• 7. CopyrightThe issue of copyright in relation to open educational resources was extensivelyresearched. The decision was taken to request institutions (and particularly theinstitution providing the core module – UNISA) to release their materials under aCreative Commons licence. UNISA prepared a letter retaining their conventionalcopyright protection over their original module, but permitting SAIDE to relicensethe adapted/derivative material. The following were the clauses: UNISA hereby grants to the South African Institute for Distance Education (SAIDE), the non-exclusive, non-transferable, perpetual right, worldwide and free of charge, to make adaptations and to create derivative works, and to reproduce and publish said works, or parts thereof, in any format whatsoever, for the duration of the copyright term, in the .English language only. The permission granted may not be transferred, ceded or sub-licensed to another person, without the written authorization of UNISA. The parties agree however that derivative and adapted works may be sub- licensed.’ (Letter from UNISA, November 2006).The project was advised that the best option to take was the Creative Commons 2.5licence (Attribution; ShareAlike) for a variety of reasons. However, because UNISAwas anxious that the work might be taken and used for commercial gain, the decisionwas made to include the non-commercial restriction in addition. The copyrightstatement appended to each of the units reads as follows.Table 3: License for the pilot version© South African Institute for Distance Education (SAIDE)Draft pilot edition, 2007: Teaching and Learning Mathematics in Diverse ClassroomsAdapted from UNISA materials by: Ingrid Sapire, RADMASTE, University of the WitwatersrandProject coordinated by: Tessa Welch, SAIDEThe copyright for this work is held by the South African Institute for Distance Education(SAIDE). However, to maximise distribution and application, the work is licensed under theCreative Commons Attribution-Noncommercial-Share Alike 2.5 License. To view a copy ofthis license, visit http://creativecommons.org/licenses/by-nc-sa/2.5/ or send a letter to CreativeCommons, 543 Howard Street, 5th Floor, San Francisco, California, 94105, USA.The Creative Commons Attribution-Noncommercial-Share Alike 2.5 License allows you tocopy, distribute, and display the work under the following conditions:• By attribution: You must attribute the work in the manner specified by SAIDE.• For non-commercial use: You may not use this work for commercial purposes. Profit- making entities who charge a fee to access to the work are not permitted to copy, distribute and display the work.• Share alike: You allow others to distribute derivative works only under a license identical to the license that governs your work.Any of these conditions can be waived if you get permission from SAIDE. 7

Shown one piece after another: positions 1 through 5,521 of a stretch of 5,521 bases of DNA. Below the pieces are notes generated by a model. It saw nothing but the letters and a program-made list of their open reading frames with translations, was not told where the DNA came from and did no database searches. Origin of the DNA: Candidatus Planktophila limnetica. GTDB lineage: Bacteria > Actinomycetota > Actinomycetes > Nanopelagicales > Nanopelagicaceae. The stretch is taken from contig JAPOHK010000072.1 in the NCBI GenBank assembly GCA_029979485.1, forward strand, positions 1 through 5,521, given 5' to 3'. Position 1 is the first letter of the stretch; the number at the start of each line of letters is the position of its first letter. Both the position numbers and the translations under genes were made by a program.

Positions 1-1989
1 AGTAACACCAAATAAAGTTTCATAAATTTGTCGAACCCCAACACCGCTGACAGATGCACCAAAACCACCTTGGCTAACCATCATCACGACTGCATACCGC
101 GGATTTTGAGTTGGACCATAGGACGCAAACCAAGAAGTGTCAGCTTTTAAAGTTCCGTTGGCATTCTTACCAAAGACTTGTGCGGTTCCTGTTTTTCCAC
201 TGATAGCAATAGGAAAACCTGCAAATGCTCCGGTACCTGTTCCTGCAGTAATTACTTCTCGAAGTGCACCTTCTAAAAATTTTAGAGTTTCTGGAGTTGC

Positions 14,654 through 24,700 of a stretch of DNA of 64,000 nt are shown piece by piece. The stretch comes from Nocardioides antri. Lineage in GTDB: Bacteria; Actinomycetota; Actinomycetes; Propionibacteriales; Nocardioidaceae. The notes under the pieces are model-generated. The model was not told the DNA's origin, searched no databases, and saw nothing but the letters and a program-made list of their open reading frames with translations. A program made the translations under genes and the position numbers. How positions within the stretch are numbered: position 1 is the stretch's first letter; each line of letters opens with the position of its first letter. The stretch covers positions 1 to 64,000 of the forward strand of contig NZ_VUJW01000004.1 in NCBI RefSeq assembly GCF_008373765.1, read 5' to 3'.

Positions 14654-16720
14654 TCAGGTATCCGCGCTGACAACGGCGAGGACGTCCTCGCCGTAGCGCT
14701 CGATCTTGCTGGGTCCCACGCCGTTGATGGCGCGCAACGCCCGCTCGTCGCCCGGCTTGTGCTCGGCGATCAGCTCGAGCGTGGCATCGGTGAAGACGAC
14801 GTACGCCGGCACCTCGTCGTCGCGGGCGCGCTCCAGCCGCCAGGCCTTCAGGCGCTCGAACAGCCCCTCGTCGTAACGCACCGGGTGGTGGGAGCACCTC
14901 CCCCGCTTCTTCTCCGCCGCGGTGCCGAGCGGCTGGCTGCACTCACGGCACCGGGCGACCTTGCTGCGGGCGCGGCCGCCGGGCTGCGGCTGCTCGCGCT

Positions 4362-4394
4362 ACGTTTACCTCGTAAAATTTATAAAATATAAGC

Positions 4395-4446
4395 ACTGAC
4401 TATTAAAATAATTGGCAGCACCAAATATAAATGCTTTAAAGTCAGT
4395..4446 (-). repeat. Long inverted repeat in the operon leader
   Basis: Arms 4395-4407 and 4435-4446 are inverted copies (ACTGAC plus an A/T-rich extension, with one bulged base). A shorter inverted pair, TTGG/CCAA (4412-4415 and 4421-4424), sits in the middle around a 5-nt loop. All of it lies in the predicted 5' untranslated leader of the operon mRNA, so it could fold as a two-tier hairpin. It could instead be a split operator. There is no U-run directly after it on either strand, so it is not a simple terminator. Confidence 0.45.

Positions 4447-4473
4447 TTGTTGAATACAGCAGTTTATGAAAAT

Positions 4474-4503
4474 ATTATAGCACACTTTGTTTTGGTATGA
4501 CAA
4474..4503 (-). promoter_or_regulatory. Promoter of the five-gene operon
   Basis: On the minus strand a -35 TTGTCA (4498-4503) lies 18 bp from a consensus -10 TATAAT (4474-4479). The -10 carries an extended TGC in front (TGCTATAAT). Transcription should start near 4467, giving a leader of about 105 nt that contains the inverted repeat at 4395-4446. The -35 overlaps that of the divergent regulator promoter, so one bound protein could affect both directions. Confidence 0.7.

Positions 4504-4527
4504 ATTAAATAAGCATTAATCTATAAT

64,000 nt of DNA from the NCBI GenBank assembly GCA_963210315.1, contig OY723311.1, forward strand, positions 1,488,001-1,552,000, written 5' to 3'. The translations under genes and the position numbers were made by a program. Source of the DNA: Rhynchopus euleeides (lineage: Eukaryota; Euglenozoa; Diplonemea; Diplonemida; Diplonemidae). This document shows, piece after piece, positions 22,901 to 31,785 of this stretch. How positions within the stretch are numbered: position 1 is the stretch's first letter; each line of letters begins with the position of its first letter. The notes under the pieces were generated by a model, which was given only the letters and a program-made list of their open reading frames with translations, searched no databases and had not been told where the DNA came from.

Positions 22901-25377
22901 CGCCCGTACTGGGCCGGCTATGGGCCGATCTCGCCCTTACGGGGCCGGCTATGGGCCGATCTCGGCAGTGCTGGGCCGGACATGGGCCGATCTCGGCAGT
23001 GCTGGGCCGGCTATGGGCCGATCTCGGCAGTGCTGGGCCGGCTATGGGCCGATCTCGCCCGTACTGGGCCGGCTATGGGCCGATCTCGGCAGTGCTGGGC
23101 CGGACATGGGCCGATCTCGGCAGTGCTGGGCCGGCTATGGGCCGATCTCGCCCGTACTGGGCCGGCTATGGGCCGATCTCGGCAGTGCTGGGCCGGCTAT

• 8. TechnologyAs is reflected above, the mechanism for creating and sustaining the community ofpractice in the pilot phase of this project has been ‘low tech’. Although the possibilityof creating and managing an open source learning management system (such asMoodle) for the project was explored, this was not done – for reasons of time andmoney, and the as yet small scale of the project.The materials have been electronically stored in Microsoft Word format (to facilitatefurther adaptation by the participating academics) on www.saide.org.za/acemathswith access restricted to project participants at this stage. Following the pilot, thematerials will be revised and the issue of how to store them and make themaccessible and searchable on the World Wide Web will be explored.Part 2: Researching the up-take of the mathsmaterials in the SAIDE pilotThis part of the paper describes the next part of the project – researching the pilot.This research will document and analyse the up-take of materials designed for theSAIDE OER initiative in its pilot phase by lecturers who have opted to take part inthe pilot project. The current climate of institutional recognition of OER materials asacceptable course work materials at tertiary institutions will be investigated. The up-take of the materials by the lecturers involved in the pilot will give an indication ofthe applicability of the materials in a variety of contexts. Lecturers’ identities(individual and institutional) and their ability to embrace change (individually andas a member of an institution) will impact on the up-take of the materials. Thisrelationship between identity and ability to embrace change will be investigated.The research is being done by Ingrid Sapire as part of a Masters’ degree study,supported and supplemented where necessary by SAIDE.Research questions and purposeThe research will attempt to find answers to the following questions about thematerials, which are the product of the pilot:1) Use a) How are teacher educators intending to use the units/material with teachers? b) How do teacher educators and teachers actually use the units/material? c) Are there any obstacles to the use of the materials? If so, what are they, and how can they be overcome?2) Quality a) How good are the materials? i) In terms of the theory and practice of mathematics teaching and learning in diverse classrooms. ii) In terms of the pedagogy for distance learning programmes. b) How can the materials be improved before they are made available as open educational resources on an appropriate platform? 8